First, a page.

With interim coach Peter Horachek included in team president Brendan Shanahan's housecleaning Sunday, the Maple Leafs are going to have their fourth bench boss in three years by the time the 2015-16 season begins. And although it's tempting for Leafs fans to speculate on and salivate over some of the names expected to be available, Toronto's next hire doesn't have to have a familiarity factor with fans in order for it to be right. The next head coach of the Leafs just has to have the right on-ice philosophy – one based on teaching and patience – to put the franchise back on track.
It will be tempting for Shanahan and whomever he hires as GM (if he doesn't take that role himself) to be dazzled by the slew of accomplished coaches who'll apply for the position, but the problem with those types of coaches can be they're far more interested in winning now than they are in developing the young talent Toronto will placing its organizational bets on in the years to come.
That's not to say coaches can't adapt their style and focus – certainly, Ken Hitchcock is not the same coach in St. Louis today he was in Dallas or Philadelphia – but it's only natural for some of them to stick with the approach that brought them success at the NHL level, and more often than not, that leads to pushing players and sticking with veterans at the expense of a youth movement.
And that's the last thing Toronto needs. That win-now mentality is what the previous Leafs management regimes have been about at their core, and it got them nowhere slow. And that's something to bear in mind if Shanahan & Co. go off the board entirely and, for example, seek permission from the Red Wings to hire their American League affiliate's head coach, Jeff Blashill. Leaf fans may be obsessing about current Wings coach Mike Babcock joining the Blue & White, but presuming he stays in Detroit, a coach like Blashill wouldn't be a sorry consolation prize in the least.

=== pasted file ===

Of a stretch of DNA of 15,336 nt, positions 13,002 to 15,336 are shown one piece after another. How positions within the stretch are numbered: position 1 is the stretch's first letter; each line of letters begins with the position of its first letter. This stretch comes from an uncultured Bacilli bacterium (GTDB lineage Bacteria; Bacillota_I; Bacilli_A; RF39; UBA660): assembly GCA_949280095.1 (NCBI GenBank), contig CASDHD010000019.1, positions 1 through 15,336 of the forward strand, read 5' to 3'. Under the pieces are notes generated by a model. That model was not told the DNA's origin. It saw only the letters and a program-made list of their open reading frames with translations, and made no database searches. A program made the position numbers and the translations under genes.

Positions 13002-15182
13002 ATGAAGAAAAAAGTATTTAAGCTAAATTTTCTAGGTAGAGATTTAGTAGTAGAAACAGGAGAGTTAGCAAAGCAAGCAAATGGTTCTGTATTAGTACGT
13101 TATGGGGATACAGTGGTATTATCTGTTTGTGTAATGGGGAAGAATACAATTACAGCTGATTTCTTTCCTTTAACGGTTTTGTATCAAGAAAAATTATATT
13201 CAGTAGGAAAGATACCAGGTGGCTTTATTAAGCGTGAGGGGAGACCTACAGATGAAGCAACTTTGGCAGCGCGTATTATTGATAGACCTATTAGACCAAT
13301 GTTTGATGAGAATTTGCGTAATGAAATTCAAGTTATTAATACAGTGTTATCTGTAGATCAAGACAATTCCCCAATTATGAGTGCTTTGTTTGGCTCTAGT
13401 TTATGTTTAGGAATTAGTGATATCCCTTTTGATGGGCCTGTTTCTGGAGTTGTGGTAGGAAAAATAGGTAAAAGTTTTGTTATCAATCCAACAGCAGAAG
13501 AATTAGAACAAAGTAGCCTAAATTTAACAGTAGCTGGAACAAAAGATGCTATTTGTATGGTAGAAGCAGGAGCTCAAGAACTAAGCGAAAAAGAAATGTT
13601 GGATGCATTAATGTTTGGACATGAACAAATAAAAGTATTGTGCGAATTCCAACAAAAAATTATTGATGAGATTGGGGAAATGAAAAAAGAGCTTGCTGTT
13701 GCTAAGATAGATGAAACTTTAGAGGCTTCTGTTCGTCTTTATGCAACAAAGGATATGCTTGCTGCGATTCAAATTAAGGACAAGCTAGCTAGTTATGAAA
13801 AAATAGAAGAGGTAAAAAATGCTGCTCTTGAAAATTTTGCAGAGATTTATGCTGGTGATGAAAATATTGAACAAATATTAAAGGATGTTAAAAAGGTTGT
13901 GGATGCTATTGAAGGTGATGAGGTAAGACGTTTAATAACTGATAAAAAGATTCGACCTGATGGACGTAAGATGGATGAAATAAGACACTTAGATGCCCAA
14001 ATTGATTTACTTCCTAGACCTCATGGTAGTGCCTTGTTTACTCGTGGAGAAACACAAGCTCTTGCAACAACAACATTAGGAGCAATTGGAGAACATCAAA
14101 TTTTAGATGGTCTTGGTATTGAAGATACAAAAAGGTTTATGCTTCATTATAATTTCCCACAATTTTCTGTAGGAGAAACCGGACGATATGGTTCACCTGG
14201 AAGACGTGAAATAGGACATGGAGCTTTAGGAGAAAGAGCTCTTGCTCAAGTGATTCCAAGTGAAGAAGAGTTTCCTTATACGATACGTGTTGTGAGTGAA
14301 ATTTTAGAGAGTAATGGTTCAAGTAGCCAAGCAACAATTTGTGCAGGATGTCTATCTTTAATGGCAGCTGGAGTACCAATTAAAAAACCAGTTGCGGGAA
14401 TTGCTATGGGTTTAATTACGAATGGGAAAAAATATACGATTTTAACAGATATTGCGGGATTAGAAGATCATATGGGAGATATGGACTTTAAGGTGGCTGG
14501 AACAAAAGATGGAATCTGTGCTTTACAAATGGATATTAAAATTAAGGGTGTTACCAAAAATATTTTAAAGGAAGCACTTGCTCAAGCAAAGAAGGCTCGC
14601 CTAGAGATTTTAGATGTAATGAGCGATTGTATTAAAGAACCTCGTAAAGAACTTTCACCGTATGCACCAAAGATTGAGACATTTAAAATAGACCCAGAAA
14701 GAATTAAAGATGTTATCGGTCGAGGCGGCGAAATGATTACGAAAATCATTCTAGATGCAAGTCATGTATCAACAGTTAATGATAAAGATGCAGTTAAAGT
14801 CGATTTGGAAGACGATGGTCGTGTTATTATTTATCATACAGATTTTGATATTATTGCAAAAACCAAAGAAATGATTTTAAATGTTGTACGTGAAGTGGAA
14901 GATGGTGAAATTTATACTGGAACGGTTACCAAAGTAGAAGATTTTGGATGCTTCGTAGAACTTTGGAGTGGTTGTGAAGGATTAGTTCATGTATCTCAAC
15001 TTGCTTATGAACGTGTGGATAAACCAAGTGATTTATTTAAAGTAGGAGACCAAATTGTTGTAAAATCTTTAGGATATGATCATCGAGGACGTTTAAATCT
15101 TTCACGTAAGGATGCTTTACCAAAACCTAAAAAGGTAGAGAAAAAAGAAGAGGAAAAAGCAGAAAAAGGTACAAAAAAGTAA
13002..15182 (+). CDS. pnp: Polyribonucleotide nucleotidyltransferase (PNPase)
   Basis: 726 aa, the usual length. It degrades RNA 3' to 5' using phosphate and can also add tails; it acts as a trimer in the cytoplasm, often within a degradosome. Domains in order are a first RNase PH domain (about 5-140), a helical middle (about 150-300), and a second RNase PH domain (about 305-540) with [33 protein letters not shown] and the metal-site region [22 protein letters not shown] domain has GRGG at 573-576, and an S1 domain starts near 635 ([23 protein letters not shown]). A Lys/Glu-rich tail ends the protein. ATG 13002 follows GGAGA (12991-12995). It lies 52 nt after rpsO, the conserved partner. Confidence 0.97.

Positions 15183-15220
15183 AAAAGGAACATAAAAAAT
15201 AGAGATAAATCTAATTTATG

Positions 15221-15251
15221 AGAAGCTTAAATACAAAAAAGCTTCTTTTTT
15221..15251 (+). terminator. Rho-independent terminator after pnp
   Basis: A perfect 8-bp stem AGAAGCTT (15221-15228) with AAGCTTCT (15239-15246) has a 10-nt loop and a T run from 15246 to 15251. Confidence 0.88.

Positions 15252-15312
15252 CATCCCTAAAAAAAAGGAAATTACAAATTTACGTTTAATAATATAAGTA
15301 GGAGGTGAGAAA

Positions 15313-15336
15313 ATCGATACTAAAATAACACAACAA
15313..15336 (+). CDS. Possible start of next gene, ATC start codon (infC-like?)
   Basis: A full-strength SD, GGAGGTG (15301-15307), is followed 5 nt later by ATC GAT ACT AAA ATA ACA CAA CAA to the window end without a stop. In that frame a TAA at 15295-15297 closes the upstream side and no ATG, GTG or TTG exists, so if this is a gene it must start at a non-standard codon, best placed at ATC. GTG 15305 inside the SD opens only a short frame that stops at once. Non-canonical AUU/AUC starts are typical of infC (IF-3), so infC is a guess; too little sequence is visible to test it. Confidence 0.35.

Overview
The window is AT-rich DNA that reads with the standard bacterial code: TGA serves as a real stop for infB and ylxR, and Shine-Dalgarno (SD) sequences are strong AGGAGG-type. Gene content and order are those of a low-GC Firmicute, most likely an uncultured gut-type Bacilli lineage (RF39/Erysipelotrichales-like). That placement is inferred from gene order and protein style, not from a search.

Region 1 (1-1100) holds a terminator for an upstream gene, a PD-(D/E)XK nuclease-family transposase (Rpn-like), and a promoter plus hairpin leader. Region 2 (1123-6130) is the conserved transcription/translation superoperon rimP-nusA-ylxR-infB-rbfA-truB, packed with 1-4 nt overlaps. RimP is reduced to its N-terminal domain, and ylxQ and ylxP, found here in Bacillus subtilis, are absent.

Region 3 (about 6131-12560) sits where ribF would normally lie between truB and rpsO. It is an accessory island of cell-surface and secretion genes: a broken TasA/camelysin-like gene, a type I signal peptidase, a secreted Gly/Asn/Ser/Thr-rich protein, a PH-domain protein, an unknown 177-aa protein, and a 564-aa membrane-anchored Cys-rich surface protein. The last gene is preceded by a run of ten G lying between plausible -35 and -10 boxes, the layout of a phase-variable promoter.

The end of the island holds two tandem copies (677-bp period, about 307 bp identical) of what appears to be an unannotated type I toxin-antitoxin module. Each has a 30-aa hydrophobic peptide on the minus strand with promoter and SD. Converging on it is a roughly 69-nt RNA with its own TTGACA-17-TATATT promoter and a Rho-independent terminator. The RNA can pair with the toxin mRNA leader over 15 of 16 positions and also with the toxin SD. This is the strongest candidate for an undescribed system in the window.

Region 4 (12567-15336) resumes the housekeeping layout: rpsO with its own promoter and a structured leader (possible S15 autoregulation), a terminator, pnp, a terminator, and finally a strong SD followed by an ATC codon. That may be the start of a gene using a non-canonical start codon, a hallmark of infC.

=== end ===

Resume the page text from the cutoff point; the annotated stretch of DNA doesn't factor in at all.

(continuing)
When you look at some of the current group of young Red Wings who are helping that team remain competitive – Tomas Tatar and Gustav Nyquist, for instance – you're looking at assets Blashill groomed. That metric, and not wins and losses, should be all that matters for the Leafs for the next two or three years. At least.
There's no doubt it's comforting to hear a name you've heard before when a team you like makes a trade or hires a high-profile management member. But in this case, knowing how fleeting of a shelf life all coaches have – Barry Trotz in Nashville and Lindy Ruff in Buffalo were the exceptions to the rule – do any Leaf fans clamoring for someone as experienced and well-known as Todd McLellan (if San Jose fires him), Claude Julien (if the Bruins fire him) or former Penguins coach Dan Bylsma believe Horachek's replacement will still be here in four or five years? Best-case scenario, sure, but the Leafs can't pin their game plan on a formerly successful NHL coach replicating that success with a considerably less-talented roster. The emphasis has to be on hiring someone who has a very recent track record of taking diamonds in the rough and removing the rough. If that person's name doesn't ring a bell with the average hockey fan in Toronto, who cares? They'll be compelled to learn all about him in a hurry if he helps build for the Leafs what they've lacked for decades: a talented, committed young core that can be augmented with veterans of impact when the time is right.
The same goes for Toronto's coach: There's no requirement for a high-profile coach like a Hitchcock (if the Blues sink in the playoffs and they fire him) or Dave Tippett (if the Coyotes don't win the Connor McDavid sweepstakes and he chooses to move on) to be given the job. If someone such as Blashill or former Leafs defenseman Luke Richardson (now coaching Ottawa's AHL affiliate in Binghamton) can come in and develop Leafs prospects over the next four or five years, that's exactly how their coaching shelf life ought to be spent. If a teaching coach is successful and his impact on the dressing room begins to fade at that point, it might make sense to hire a big name Stanley Cup-winner to act as a rocket-booster and push the team to win right away.
But the Leafs don't need that type of presence next season, or the season after that. Shanahan's firing spree Sunday was a big step in establishing the proper priorities for the organization – and those priorities need to extend behind the bench.
Patience, teaching and the proper process are the surest ways to transform the previously-unknown into champions.